“Tessera” – Impressive New Reggae Album From Christos DC

By: Randy Radic, Contributor

Christos DC drops his new album Tessera the day after tomorrow, July 28. The album is on the Honest Music label. Christos DC, aka Chris Vrenios, is a Greek-American singer/songwriter and producer. He has worked and recorded with a number of renowned reggae stars: Sly & Robbie, Thievery Corporation, Akae Beka and Don Carlos, the Grammy-nominated artist. At the present juncture, Christos DC and Don Carlos are engaged in an extensive European tour, playing in a variety of venues.

Stylistically, Christos DC is reggae. He amalgamates R&B, jazz, mento and calypso influences into his sound, which is distinctive, unique and all his own. And the fact that he includes covers of prominent songs simply illuminates his confidence as an artist.

Tessera contains twelve tracks. The first track is “Speak The Fire,” produced by The Skankin Monks and featuring Zafayah. It begins with a shamanic chant and organ, followed by the groove, with a nice sidestick from the drummer. The melody is soft, riding on the guitar, with a catchy rhythm tripping along smoothly. Christos’ vocals are mellow and honeyed, complemented by stellar background vocal harmonies.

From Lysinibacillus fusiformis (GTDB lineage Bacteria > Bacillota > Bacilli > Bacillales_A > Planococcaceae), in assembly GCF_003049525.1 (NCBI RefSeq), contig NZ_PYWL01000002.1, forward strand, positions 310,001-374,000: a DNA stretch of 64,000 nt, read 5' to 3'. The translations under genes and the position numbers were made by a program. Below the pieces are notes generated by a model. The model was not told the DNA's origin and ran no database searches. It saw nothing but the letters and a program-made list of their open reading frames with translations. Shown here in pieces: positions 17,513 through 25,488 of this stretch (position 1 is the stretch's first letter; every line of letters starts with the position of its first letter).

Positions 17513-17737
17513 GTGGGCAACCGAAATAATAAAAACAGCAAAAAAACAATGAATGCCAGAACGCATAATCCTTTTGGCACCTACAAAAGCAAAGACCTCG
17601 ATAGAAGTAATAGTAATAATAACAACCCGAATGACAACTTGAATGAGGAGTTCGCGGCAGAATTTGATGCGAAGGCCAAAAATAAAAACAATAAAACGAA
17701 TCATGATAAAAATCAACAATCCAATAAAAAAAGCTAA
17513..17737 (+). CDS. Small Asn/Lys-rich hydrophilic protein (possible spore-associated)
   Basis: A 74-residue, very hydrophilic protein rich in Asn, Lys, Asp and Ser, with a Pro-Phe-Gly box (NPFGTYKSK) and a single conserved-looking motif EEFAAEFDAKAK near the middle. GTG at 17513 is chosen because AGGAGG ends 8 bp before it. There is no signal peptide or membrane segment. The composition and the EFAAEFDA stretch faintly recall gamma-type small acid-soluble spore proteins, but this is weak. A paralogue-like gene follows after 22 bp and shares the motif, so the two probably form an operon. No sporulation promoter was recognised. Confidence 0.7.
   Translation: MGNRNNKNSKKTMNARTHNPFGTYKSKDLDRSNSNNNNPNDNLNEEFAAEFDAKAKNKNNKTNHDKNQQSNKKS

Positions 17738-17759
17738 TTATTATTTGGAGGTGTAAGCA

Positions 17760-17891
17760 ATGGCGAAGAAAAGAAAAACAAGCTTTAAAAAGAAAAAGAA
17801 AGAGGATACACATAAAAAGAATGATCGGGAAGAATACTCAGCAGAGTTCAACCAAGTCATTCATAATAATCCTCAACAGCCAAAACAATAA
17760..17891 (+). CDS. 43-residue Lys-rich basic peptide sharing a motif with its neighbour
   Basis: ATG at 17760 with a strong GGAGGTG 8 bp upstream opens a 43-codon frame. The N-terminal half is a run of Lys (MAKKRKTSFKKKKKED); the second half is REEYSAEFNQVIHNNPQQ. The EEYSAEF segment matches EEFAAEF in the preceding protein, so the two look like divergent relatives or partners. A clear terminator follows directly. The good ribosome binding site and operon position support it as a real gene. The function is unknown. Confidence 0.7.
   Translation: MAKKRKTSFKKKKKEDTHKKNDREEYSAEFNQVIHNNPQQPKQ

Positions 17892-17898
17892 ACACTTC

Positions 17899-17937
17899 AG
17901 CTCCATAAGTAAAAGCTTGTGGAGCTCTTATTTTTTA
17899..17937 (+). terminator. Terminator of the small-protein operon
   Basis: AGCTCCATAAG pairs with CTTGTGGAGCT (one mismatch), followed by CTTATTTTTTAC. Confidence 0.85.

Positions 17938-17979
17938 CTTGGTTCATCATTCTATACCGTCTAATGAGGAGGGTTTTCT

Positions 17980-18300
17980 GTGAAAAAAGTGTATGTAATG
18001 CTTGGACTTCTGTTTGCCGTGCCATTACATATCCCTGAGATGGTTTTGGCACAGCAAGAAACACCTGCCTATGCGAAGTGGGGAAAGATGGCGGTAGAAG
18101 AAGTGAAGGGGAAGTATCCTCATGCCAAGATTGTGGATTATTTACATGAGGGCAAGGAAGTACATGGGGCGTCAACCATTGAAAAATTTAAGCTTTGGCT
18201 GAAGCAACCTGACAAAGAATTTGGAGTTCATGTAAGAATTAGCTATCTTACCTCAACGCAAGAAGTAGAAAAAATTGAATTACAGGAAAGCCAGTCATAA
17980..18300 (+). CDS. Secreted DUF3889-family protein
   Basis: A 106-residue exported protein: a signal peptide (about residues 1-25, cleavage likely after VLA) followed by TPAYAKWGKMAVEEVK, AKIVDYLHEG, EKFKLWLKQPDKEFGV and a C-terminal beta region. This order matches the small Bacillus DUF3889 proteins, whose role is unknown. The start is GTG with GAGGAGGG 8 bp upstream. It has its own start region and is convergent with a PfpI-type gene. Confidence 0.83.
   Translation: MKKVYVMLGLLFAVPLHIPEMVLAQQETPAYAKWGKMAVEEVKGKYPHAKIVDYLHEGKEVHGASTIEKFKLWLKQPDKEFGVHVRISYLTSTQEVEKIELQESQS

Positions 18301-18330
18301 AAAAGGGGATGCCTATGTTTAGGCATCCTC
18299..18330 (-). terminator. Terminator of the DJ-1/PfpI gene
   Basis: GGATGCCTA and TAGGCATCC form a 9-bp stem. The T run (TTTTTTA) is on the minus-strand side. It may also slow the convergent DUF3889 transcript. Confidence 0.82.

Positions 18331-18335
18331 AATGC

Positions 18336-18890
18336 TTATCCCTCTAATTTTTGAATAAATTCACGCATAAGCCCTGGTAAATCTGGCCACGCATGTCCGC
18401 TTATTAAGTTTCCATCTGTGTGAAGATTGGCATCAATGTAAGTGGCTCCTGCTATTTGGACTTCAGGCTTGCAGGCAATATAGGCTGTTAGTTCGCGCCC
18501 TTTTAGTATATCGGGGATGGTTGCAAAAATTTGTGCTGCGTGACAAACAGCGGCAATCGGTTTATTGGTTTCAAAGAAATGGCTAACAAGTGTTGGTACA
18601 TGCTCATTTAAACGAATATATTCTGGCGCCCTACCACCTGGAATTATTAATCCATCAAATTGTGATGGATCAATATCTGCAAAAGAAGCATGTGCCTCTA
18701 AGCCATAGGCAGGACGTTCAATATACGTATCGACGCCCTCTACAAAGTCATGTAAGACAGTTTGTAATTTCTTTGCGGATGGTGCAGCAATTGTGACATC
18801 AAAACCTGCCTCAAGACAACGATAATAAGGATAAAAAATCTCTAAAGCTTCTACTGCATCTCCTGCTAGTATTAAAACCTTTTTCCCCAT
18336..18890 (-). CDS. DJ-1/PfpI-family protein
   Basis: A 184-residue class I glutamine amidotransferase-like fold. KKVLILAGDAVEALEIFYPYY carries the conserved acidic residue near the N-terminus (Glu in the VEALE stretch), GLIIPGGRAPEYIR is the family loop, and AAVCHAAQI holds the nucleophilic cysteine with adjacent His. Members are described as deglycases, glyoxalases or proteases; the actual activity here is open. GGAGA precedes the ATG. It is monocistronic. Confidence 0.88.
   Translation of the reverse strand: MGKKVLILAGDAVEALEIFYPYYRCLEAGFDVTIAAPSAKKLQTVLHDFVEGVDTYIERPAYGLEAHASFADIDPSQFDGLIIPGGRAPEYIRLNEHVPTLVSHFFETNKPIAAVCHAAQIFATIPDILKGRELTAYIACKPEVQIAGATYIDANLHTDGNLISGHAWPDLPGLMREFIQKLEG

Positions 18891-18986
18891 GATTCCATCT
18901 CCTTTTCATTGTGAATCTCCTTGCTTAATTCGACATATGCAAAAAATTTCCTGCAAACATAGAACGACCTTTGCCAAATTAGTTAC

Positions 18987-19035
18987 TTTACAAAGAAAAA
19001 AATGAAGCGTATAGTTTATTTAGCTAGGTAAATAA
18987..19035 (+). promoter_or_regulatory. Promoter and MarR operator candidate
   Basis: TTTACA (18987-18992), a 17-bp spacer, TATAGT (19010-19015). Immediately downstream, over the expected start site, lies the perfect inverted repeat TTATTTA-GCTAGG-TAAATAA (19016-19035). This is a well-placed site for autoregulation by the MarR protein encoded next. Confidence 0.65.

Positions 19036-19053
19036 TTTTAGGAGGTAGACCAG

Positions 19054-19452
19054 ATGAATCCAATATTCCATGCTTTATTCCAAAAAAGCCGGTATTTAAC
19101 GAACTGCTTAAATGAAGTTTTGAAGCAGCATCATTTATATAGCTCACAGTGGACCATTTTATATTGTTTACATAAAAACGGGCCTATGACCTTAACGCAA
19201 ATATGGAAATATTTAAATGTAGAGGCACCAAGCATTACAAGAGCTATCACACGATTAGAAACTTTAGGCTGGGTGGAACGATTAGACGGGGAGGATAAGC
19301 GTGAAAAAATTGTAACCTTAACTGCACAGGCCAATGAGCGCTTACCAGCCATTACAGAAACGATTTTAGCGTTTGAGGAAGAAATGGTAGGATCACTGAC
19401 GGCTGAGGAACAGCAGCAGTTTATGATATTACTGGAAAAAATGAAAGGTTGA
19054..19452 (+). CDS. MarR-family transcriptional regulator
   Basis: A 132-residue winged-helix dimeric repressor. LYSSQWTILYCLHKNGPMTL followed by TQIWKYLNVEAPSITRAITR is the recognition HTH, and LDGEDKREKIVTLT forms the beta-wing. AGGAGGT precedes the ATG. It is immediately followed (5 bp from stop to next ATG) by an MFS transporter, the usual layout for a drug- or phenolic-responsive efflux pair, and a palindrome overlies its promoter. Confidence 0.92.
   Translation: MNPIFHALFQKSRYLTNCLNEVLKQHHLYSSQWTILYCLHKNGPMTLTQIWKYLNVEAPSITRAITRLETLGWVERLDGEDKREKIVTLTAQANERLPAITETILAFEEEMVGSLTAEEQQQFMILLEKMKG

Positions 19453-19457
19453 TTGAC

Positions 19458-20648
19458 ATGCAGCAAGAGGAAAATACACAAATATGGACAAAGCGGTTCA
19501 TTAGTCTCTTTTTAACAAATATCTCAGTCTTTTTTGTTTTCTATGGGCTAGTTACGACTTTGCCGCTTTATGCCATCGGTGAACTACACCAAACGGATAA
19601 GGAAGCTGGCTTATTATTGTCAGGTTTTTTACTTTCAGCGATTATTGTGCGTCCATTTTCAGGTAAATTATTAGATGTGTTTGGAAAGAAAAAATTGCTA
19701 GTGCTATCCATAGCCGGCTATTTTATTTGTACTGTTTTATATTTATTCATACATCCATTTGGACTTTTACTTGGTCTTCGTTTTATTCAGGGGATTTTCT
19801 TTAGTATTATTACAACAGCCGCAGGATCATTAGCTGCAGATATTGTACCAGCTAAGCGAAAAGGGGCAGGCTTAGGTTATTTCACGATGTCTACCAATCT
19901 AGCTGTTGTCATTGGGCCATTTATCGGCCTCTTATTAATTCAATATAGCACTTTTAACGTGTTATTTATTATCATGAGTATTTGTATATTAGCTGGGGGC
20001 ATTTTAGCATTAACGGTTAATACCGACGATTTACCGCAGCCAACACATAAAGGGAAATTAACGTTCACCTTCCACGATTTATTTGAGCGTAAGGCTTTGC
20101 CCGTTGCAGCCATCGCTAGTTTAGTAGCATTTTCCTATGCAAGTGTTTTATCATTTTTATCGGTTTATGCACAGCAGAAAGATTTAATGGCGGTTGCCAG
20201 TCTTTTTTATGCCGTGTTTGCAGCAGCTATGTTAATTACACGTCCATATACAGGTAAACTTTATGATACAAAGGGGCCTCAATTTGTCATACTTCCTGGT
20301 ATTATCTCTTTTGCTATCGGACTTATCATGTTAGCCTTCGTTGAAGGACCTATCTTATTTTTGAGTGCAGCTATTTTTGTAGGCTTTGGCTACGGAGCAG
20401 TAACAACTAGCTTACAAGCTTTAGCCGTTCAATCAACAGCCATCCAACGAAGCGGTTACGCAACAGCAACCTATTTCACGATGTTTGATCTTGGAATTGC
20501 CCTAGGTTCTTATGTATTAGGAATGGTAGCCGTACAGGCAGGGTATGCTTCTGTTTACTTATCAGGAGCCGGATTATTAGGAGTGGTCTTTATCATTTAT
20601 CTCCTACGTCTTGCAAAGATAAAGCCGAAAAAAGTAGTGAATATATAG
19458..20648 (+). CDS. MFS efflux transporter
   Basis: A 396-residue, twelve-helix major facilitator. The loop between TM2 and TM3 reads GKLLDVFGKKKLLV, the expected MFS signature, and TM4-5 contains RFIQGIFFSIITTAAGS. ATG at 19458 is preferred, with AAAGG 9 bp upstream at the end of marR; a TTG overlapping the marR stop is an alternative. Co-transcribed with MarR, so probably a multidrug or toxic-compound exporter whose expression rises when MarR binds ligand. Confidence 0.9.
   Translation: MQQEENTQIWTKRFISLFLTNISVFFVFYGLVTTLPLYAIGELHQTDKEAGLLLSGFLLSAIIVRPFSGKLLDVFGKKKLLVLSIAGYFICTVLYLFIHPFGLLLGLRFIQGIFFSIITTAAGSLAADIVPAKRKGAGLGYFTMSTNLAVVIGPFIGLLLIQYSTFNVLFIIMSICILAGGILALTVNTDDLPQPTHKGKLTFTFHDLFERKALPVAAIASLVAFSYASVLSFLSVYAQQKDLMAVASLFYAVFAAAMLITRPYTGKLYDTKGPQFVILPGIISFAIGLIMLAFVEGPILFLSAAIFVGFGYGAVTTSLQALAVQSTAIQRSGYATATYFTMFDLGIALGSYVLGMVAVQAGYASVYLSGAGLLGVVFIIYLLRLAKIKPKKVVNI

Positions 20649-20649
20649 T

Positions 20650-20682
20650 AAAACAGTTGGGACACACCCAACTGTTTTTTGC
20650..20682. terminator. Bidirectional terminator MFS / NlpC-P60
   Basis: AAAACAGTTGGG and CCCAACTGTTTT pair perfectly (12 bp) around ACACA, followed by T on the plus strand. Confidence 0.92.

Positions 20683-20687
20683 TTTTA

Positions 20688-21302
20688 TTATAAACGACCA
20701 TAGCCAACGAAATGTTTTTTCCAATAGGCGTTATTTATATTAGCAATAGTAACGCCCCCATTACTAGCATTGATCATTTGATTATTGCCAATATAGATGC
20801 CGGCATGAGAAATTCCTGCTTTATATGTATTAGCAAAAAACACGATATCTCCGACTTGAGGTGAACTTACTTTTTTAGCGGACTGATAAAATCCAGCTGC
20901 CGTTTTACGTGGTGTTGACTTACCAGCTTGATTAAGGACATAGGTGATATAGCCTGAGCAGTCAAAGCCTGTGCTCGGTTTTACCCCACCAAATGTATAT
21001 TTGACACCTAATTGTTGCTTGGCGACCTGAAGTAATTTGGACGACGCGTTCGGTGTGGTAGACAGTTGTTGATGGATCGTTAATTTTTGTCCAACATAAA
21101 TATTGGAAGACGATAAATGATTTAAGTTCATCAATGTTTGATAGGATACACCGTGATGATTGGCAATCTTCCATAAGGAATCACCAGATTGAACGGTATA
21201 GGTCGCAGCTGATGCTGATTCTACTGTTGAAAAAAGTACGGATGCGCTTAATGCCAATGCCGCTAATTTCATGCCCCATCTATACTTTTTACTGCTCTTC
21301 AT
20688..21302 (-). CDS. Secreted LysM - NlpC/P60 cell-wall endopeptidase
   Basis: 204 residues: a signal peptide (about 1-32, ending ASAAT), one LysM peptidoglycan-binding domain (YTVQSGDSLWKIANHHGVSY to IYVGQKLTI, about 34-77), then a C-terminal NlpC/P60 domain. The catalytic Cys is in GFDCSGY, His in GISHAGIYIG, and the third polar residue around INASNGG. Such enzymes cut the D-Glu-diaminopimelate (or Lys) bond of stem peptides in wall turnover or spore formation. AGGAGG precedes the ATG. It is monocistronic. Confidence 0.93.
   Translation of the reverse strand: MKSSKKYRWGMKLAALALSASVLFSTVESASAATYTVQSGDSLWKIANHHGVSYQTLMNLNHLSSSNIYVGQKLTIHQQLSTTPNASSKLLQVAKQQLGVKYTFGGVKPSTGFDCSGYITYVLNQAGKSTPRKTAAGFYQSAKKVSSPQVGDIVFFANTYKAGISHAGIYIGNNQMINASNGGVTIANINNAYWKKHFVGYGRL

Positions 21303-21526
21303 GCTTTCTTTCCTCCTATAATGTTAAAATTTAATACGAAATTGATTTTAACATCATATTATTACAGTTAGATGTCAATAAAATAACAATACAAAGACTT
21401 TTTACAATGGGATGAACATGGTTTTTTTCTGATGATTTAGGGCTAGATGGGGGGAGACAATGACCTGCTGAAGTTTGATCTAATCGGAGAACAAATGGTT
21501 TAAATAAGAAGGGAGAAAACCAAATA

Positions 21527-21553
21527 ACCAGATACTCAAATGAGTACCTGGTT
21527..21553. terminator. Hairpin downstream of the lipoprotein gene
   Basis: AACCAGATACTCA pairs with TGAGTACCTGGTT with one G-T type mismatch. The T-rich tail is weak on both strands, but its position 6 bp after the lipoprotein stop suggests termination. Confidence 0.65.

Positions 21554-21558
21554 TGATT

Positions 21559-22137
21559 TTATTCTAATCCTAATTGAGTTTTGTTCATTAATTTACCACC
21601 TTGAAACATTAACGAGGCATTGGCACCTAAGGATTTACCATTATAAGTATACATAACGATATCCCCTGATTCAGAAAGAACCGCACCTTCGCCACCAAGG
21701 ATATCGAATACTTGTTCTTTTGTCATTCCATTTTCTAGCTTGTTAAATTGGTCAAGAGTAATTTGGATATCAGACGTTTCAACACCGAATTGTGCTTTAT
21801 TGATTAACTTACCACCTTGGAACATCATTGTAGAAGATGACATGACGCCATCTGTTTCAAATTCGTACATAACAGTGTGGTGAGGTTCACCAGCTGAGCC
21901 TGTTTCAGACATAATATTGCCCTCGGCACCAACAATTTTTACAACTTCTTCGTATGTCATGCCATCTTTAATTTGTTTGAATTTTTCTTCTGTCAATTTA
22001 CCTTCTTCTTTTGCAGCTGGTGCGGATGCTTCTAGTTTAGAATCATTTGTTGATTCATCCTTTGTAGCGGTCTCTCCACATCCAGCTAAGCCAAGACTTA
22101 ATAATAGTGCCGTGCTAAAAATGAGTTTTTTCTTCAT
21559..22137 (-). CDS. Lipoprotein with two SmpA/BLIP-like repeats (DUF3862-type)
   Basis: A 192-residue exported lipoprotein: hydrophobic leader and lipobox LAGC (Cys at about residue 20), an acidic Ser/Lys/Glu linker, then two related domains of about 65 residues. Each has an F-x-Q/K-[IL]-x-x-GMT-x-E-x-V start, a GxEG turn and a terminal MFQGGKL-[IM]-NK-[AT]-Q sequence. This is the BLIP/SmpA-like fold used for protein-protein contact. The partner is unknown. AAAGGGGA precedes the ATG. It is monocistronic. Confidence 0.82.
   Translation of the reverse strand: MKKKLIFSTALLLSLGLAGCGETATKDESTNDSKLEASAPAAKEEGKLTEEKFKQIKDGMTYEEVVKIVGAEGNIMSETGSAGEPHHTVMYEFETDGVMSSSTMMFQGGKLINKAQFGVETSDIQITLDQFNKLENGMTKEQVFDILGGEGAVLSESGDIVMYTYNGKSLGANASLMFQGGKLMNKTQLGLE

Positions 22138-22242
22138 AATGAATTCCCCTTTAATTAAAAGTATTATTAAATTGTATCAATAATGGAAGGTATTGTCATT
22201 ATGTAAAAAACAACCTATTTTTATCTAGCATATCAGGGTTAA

“Human Dignity” carries a strong groove, along with brass and a crisp piano that really adds to the melody, which is flowing and just a bit funky. The horns are bright but subdued so they don’t overwhelm the music. Christos’ voice is especially compelling on this tune, providing the song with a solid sonic impact. A halting R&B flavor runs through “Life,” which features a cantering melody that receives cool harmonics from drawling horns and the syncopated groove. The vocals almost sound as if filtered, but they’re not. It’s simply Christos utilizing vocal inflection to provide a unique sonic take on the song’s feeling.

“The Desperate Ones” is a solid remake of one of Nina Simone’s less well-known songs. There’s a definite R&B thread running through Christos’ version. The thread adds a melancholic feel to the melody, as does Christos’ poignant use of his voice. This is one of my favorites on the album. “Come Along” starts with a drum roll, and then settles into a steady groove and slightly tinny sounding melody, and muted vocals. The song is short, less than a minute in length, but catchy.